Friday, April 23, 2021

Tonight's Movie: Flying With Music (1942) - A ClassicFlix DVD Review

Time for another Streamliner!

Tonight I dipped into ClassicFlix DVD set The Complete Hal Roach Streamliners Collection, Volume 4: The Musicals to watch FLYING WITH MUSIC (1942).  I previously reviewed the set's ALL-AMERICAN CO-ED (1941).

For those who are new to my Streamliner reviews, these Hal Roach movies are longer than a two-reeler short but shorter than a feature film, typically about 45-50 minutes. In the case of FLYING WITH MUSIC, it runs 46 minutes.

The FLYING WITH MUSIC plot, such as it is, concerns a group of five young ladies, headed by Ann (Marjorie Woodworth), touring South America via a seaplane piloted by Don Terry (William Marshall).

Their guide (Byron Foulger) is replaced by Harry (George Givot), who is on the run from a man (Edward Gargan) Harry thinks is trying to collect alimony payments.

And there's not really much more to the plot of this short little movie, which features several musical numbers. It's an extremely minor film, but even so, I found some things of personal interest. This movie might not have a great deal to offer an average movie-goer, but fans of the era might find it worthwhile from an historical perspective, as I did.

I especially enjoyed the chance to see another film with Streamliners regular Marjorie Woodworth, who was my most-seen actress of 2020 thanks to these films. This is the third Streamliner I've seen her in this year, along with TAXI, MISTER (1943) and PRAIRIE CHICKENS (1943). Woodworth may not be a great actress, but she's quite lovely and I enjoy seeing her in these movies. It's been rather fun to take a deep dive into the career of someone I'd never heard of a couple of years ago!

I also enjoyed the opportunity to see yet another "Good Neighbor Policy" film of the early '40s, one of the movies meant to help strengthen our relations with countries to our south during WWII. I've reviewed many such films here in the past, and it was fun to find this theme even made it into a Streamliner.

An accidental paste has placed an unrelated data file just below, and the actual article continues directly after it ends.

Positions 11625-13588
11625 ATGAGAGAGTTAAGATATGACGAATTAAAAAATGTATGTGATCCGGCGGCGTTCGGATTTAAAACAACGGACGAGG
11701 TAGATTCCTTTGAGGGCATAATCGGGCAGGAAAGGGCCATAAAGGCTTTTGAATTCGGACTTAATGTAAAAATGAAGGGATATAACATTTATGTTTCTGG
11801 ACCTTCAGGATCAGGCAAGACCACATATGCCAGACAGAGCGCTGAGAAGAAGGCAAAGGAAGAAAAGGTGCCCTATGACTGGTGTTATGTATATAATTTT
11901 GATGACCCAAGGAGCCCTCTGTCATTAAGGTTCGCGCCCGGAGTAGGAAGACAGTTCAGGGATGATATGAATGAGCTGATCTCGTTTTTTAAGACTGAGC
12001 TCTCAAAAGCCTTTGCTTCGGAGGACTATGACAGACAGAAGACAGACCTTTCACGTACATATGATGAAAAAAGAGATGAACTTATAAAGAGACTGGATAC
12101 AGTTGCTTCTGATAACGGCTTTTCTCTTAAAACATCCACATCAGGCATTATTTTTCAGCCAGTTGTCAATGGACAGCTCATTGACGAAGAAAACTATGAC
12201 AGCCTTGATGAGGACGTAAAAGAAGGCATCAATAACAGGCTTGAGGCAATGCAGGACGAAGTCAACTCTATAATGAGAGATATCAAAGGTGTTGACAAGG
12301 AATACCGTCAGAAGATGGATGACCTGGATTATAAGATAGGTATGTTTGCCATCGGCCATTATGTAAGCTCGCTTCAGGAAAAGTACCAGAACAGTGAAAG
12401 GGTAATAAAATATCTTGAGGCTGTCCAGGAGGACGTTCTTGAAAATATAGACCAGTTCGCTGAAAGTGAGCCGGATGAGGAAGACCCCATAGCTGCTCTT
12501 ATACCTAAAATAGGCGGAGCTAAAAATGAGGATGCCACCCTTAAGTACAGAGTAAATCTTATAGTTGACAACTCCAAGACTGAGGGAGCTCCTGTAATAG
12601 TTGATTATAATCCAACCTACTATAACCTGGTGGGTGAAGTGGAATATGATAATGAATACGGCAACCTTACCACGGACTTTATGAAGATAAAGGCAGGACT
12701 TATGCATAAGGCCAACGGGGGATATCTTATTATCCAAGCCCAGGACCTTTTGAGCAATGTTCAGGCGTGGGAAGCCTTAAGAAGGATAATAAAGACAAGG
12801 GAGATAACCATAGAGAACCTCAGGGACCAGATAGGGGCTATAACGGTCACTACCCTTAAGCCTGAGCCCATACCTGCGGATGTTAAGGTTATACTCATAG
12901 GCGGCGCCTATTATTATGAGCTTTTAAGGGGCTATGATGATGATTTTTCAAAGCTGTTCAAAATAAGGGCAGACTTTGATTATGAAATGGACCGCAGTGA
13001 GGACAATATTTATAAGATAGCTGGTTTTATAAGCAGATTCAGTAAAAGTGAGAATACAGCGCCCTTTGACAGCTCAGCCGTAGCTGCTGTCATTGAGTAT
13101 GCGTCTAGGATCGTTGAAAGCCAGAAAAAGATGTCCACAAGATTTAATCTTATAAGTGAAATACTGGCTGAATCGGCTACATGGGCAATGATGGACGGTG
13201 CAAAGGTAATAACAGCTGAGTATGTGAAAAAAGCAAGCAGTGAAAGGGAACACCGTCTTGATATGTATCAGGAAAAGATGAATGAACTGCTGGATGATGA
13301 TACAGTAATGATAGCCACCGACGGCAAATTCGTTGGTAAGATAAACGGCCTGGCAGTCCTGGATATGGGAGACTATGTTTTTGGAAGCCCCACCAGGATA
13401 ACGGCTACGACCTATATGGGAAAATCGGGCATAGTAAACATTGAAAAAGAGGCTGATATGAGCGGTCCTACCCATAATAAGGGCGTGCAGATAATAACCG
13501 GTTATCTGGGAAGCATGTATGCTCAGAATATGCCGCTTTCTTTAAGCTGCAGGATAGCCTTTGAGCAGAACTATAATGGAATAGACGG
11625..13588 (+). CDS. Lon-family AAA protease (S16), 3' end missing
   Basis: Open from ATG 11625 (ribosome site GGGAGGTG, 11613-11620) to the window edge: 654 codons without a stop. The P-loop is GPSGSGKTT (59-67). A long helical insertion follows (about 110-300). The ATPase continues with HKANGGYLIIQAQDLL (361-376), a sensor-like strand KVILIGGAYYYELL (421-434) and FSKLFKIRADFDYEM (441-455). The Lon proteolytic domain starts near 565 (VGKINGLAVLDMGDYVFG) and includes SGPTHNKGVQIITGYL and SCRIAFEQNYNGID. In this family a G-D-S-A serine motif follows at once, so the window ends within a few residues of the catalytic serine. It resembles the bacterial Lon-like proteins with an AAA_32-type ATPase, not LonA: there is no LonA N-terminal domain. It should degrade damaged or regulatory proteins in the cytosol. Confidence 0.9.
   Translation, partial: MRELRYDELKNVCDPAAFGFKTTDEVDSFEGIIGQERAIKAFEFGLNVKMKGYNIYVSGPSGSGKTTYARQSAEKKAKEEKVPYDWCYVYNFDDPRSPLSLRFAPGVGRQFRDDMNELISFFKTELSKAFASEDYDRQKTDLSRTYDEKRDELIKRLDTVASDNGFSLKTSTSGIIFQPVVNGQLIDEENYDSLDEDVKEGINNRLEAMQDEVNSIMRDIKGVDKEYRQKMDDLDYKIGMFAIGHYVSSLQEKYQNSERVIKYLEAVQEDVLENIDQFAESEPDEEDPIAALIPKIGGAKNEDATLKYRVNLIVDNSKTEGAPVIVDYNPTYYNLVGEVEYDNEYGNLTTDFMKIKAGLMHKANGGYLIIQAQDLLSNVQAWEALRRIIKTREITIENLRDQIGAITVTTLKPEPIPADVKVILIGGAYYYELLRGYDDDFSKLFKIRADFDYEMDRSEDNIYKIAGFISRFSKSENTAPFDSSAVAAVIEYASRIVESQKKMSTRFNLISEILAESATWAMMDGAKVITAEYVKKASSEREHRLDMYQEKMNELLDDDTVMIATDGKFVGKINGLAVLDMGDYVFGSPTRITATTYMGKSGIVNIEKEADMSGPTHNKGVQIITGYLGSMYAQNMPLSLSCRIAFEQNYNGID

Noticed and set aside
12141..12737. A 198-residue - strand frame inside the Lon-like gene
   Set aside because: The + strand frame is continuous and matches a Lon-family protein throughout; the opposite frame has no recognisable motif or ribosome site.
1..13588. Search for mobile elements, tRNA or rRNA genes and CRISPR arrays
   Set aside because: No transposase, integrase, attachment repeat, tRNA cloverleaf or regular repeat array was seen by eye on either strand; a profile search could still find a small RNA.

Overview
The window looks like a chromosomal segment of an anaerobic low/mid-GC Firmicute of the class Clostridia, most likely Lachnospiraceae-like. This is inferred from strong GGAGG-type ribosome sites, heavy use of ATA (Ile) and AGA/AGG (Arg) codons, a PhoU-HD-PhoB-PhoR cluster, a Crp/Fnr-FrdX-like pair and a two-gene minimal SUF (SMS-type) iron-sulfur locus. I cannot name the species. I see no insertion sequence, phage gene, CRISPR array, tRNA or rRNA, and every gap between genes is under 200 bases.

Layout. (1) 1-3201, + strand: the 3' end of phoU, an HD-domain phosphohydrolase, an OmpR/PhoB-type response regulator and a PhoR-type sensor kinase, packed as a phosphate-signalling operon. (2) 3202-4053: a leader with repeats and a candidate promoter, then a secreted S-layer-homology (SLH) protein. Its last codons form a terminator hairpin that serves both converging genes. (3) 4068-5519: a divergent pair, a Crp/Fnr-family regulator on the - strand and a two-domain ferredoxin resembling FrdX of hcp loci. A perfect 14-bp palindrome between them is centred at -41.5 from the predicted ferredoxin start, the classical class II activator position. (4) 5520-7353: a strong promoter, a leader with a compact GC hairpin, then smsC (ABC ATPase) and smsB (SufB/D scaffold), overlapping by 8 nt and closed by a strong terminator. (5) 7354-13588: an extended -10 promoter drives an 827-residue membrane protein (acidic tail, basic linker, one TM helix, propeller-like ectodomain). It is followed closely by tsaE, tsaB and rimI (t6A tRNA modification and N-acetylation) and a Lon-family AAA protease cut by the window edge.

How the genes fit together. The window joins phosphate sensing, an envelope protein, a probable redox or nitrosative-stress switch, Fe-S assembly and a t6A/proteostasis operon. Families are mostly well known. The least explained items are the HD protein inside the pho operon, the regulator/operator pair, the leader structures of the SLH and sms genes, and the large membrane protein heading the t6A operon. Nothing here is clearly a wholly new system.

Somewhat amazingly, FLYING WITH MUSIC received Oscar nominations for Best Scoring and Best Song. The song, "Pennies for Peppino," is a throwaway number sung by some young children for the tourists; it's pleasant, but certainly not on a par with fellow nominees such as "How About You?" from BABES ON BROADWAY (1942), "Dearly Beloved" from YOU WERE NEVER LOVELIER (1942) and "I've Got a Gal in Kalamazoo" from ORCHESTRA WIVES (1942).

The winner? A little number by Irving Berlin called "White Christmas," which first appeared in HOLIDAY INN (1942).

I was most impressed by the staging of "Song of the Lagoon," which is so steamy I'm rather amazed it made it past the censors. All of the film's five songs were written by Edward Ward, Chet Forrest, and Bob Wright.

Marie Windsor, who had an early role in ALL-AMERICAN CO-ED, was said by IMDb to be a "Native Girl" in this, but although I was watching closely I didn't spot her.

The supporting cast includes Claudia Drake, Norma Varden, Jane Kean, Dorothy O'Kelly, Jerry Bergen, and Rita Montoya.

FLYING WITH MUSIC was directed by George Archainbaud. It was filmed in black and white by Robert Pittack.

The ClassicFlix DVD print was excellent, with a strong soundtrack.

I'll be reviewing the final film in the set, FIESTA (1941), at a future date.

Thanks to ClassicFlix for providing a review copy of this DVD.


Blogger Rick said...

"Somewhat amazingly, FLYING WITH MUSIC received Oscar nominations for Best Scoring and Best Song."

This is pretty amazing until one looks at the rules in those days. From '37-45, each studio could name the score to any one of their pictures from that year and it got an automatic nomination. That's why you'll find some odd nominations in those years, such as the scores to BLOCK-HEADS, SHE MARRIED A COP, ONE MILLION B.C., KING OF THE ZOMBIES and TANKS A MILLION.

In the case of Best Song, until the 1945 awards, there was no limit on the number of songs which could be nominated, so some oddities slipped in there too.

Imagine if 18 or 20 songs per year were nominated for today's Academy Awards and each was performed during the Oscars' broadcast. It would take so long that one year's ceremony would just lead right into the next one.

6:06 PM  
Blogger Laura said...

Hi Rick! Thanks so much for that, and adding to all our knowledge of the Best Song Oscar process. Interesting stuff! Glad to understand better how a jingle like "Pennies for Peppino" ended up alongside classics from the Great American Songbook.

Best wishes,

7:07 PM  

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